Organizations comprised of lifelong learners adapt more quickly to dynamic exigencies and innovate solutions for previously unrecognized markets. Here’s why learning must be an enterprise priority and how to build a workforce of lifelong learners.
Why Should Continuous Learning and Development Be a C-suite Priority?
From both the employer and the employee perspective, there are a number of reasons that the C-suite should make learning and development (L&D) an ongoing priority.
For established firms, the ability to learn and adapt to change is at the core of business success. Otherwise, upstart firms will identify and service formerly unrecognized needs and markets and replace incumbent firms. Workforce development is critical to maximizing the value and impact of organizational change management efforts.
Storms, stumbling economies, social upheaval, earthquakes, pandemics like COVID-19 … these black swan events are impossible to predict but still happen and can upend business as usual. Lifelong learners can quickly recognize changing situations and adapt, experiment and find success during unforeseen events.
Lifelong learners also tend to be more engaged employees, and effective employee development and corporate training are quickly becoming a key differentiator among companies competing for talent. Potential employees want to work for companies that value lifelong learning, and employees experience higher satisfaction and workplace happiness when working in a learning environment.
From the employee perspective, it’s clear that individuals desire and need to continue learning new skills, knowledge and capabilities. Employees should ask themselves if they’ll be ready when their opportunity arrives to shine. If they work for an organization that encourages, empowers and rewards lifelong learners, they’ll easily be able to answer “yes” to that question.
While university and college degrees have merit, lifelong learning is essential to an individual’s professional success and survival. The world continues to change, and learning is the only antidote to quickly evolving economic and technological disruptions.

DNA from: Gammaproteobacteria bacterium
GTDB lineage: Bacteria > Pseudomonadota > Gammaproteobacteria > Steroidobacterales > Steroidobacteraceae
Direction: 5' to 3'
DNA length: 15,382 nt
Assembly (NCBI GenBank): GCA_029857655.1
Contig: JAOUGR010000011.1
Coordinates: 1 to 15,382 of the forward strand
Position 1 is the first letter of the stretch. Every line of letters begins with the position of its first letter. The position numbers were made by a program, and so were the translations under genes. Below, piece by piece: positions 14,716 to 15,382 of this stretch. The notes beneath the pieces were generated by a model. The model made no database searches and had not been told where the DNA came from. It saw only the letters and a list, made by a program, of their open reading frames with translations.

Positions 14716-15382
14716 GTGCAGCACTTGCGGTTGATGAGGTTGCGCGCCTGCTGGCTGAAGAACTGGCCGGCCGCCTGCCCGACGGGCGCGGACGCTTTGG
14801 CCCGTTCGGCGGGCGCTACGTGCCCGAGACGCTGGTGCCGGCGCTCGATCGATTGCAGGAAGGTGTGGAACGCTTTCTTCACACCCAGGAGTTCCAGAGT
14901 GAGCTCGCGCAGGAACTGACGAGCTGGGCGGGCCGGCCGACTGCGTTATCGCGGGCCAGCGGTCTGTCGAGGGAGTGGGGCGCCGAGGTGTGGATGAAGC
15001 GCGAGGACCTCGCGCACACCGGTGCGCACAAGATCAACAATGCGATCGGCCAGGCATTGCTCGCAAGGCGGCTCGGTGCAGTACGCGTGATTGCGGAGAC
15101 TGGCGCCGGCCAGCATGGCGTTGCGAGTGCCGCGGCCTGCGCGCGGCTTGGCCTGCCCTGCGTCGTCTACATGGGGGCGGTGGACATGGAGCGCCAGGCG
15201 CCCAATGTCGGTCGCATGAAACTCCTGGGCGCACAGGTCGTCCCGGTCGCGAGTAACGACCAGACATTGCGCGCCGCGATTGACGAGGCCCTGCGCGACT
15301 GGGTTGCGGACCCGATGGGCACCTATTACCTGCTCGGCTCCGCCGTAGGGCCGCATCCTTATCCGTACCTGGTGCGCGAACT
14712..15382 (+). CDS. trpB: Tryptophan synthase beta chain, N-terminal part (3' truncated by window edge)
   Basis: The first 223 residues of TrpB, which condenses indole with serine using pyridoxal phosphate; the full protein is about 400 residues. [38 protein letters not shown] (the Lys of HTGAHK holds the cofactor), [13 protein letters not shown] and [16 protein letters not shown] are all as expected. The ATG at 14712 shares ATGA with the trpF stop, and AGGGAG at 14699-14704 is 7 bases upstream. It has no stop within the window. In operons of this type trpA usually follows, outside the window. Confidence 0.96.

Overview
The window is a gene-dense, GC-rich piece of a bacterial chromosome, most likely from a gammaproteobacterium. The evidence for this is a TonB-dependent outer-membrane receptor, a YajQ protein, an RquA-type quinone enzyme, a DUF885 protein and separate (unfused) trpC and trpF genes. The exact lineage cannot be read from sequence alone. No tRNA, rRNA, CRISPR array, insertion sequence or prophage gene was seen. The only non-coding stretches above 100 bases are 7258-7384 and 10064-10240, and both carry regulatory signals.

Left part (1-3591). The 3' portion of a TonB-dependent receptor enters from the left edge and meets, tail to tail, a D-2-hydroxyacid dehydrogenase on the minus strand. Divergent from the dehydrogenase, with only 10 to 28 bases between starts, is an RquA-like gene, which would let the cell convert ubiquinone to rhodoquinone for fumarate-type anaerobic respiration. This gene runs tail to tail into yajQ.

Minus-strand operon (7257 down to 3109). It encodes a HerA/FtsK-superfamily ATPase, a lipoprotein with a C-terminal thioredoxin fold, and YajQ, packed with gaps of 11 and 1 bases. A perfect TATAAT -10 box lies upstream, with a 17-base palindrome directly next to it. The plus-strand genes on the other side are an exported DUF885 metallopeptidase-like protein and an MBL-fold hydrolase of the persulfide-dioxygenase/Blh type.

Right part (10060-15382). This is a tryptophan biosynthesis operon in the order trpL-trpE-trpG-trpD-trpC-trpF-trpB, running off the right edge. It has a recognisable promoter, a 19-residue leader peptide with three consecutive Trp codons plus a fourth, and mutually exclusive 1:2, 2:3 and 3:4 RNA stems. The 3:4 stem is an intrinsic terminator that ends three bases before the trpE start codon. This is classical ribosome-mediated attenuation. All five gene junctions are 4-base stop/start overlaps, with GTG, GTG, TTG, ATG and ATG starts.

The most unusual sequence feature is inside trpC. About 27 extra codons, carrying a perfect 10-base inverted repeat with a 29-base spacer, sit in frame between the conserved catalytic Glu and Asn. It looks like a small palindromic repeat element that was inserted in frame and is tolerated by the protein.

How Can You Establish a Culture of Lifelong Learning in Your Organization?
Leaders must listen to how employees talk about learning and about the time they spend on it. Lifelong learners often talk about how they applied concepts from their learning programs, failed, iterated and tried again. If leaders don’t observe employees talking about what they’ve learned and about the skills they’ve tried, or if they hear employees using terms like, “I don’t have time for that training,” they should be concerned that they have a cultural problem.
To create a culture of lifelong learning, leaders should:
- Make learning an organizational priority: Enterprise strategy and goals should include tactics that emphasize and require learning.
- Demonstrate the value of learning by recognizing and rewarding employees who take advantage of and apply what they learn through training and learning opportunities.
- Provide formal and informal opportunities for employees to learn and grow.
- Create frictionless learning opportunities, many of which occur in the flow of work.
- Invest in formal L&D efforts that teach employees how to learn: Most employees are used to being spoon-fed information they need for performance improvement and top-down process modifications. Lifelong learners drive their own learning and understand their learning options and how to leverage them effectively.
- Create learning paths to help people move closer to their short- and long-term professional aspirations, based on organizational skills and future market needs.
- Model learning behaviors and invest in the development of learning processes and tools.
Former U.S. Secretary of Defense and Marine Corps General Jim Mattis wrote in his memoir, “If you haven’t read hundreds of books, you are functionally illiterate, and you will be incompetent, because your personal experiences alone aren’t broad enough to sustain you.” This philosophy is an invaluable attribute of lifelong learning, but organizations can leverage the following practices to build a workforce of lifelong learners:
- Provide opportunities to learn in the flow of work. The future of learning is not in the classroom; it’s in discovering ways to work more effectively.
- Provide microlearning for frequent nudges that build learning habits.
- Reward employees who take calculated risks, learn from their mistakes and celebrate failure.
- Encourage leaders to model desired behavior by learning, sharing what they learn and visibly participating with others in learning.
- Reward learning; highlight employees who complete both formal and informal training and education programs.
- Build a culture where learning is the default state, not something that requires professional sacrifices.
- Promote informal learning, including self-directed and social learning.
- Make learning interesting, and create awareness of training opportunities.
- Change the role of the L&D team to “the guide on the side.”
Lifelong learners adapt more quickly to dynamic situations and evolving business needs. They’re also more capable of incremental and disruptive innovation. Organizations that cultivate lifelong learners are more successful, profitable and anti-fragile in the face of today’s volatile business environment.
Want to know how to drive continuous learning outside the formal training environment? Download this e-book to learn how to create a connected learning solution where you can support formal training with informal learning opportunities. This e-book shows you how to leverage social learning, just-in-time learning and job aids, and other strategies to sustain continuous learning.